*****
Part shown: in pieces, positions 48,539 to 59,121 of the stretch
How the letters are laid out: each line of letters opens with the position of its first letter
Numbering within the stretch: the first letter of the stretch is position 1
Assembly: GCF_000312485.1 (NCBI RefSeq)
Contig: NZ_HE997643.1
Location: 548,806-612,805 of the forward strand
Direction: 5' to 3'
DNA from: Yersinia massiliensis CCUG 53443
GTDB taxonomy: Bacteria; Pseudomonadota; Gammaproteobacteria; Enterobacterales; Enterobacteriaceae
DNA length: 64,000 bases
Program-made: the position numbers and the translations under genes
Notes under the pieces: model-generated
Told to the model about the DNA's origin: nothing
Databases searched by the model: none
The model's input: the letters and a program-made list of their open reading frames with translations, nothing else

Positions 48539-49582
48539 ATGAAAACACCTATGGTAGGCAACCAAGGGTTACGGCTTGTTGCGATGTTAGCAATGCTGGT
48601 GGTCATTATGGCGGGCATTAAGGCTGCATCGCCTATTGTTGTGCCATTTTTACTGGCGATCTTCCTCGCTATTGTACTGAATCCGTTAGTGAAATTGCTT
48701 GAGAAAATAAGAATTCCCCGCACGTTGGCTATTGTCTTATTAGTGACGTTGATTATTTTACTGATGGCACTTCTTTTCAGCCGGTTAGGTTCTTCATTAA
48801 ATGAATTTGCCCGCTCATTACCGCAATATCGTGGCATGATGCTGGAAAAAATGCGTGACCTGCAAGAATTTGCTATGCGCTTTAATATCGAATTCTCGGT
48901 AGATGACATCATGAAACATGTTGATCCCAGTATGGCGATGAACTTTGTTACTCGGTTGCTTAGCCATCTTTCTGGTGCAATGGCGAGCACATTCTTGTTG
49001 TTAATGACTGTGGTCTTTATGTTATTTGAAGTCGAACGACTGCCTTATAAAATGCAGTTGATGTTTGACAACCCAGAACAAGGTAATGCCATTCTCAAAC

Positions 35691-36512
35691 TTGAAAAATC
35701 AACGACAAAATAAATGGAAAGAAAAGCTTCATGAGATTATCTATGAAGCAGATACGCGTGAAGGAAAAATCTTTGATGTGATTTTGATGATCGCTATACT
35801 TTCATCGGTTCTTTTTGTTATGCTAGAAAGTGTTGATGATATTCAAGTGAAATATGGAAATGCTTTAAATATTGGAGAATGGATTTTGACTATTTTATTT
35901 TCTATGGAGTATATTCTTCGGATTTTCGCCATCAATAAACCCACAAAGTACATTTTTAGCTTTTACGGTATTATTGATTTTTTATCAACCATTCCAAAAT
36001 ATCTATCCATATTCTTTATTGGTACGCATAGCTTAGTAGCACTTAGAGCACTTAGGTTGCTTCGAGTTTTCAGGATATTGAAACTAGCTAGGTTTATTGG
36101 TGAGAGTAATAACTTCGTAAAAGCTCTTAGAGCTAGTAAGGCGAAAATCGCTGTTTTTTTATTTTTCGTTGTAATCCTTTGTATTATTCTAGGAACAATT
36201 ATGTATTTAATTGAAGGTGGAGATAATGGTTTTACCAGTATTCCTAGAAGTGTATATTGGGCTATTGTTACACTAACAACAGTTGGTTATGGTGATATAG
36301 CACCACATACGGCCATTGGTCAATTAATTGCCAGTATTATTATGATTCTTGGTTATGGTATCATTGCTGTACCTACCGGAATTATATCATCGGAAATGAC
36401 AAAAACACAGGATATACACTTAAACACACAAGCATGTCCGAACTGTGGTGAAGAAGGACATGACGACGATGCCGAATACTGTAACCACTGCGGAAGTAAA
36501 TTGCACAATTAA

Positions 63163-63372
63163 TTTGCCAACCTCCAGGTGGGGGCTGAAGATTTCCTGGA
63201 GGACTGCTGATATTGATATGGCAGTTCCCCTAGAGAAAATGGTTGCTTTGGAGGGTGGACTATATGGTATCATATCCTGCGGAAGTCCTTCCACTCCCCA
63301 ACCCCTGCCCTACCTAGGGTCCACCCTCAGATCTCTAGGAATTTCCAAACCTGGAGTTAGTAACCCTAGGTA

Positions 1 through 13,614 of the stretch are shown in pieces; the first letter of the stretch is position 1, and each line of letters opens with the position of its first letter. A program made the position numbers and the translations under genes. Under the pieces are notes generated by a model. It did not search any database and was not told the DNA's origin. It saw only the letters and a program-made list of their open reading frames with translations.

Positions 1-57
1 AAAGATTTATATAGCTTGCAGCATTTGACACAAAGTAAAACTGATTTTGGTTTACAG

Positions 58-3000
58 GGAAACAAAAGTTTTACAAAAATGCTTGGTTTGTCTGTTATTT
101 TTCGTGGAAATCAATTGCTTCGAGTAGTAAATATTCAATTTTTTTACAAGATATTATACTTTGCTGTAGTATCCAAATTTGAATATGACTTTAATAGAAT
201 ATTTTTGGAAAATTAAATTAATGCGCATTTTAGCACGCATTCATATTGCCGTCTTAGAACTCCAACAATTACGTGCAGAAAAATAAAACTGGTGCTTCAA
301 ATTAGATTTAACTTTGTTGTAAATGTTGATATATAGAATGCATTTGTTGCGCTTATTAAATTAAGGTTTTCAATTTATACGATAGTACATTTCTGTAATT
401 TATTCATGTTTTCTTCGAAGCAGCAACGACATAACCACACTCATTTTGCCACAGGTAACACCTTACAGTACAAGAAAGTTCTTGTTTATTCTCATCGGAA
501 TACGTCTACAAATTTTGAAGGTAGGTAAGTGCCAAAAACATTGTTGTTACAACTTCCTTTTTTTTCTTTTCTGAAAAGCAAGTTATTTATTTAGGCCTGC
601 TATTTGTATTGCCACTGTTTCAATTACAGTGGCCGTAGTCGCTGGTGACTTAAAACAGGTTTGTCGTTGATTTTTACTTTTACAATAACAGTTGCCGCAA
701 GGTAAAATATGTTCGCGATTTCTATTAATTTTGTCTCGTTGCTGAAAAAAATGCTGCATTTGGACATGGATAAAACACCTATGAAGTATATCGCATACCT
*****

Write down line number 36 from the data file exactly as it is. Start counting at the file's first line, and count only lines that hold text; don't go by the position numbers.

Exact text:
63201 GGACTGCTGATATTGATATGGCAGTTCCCCTAGAGAAAATGGTTGCTTTGGAGGGTGGACTATATGGTATCATATCCTGCGGAAGTCCTTCCACTCCCCA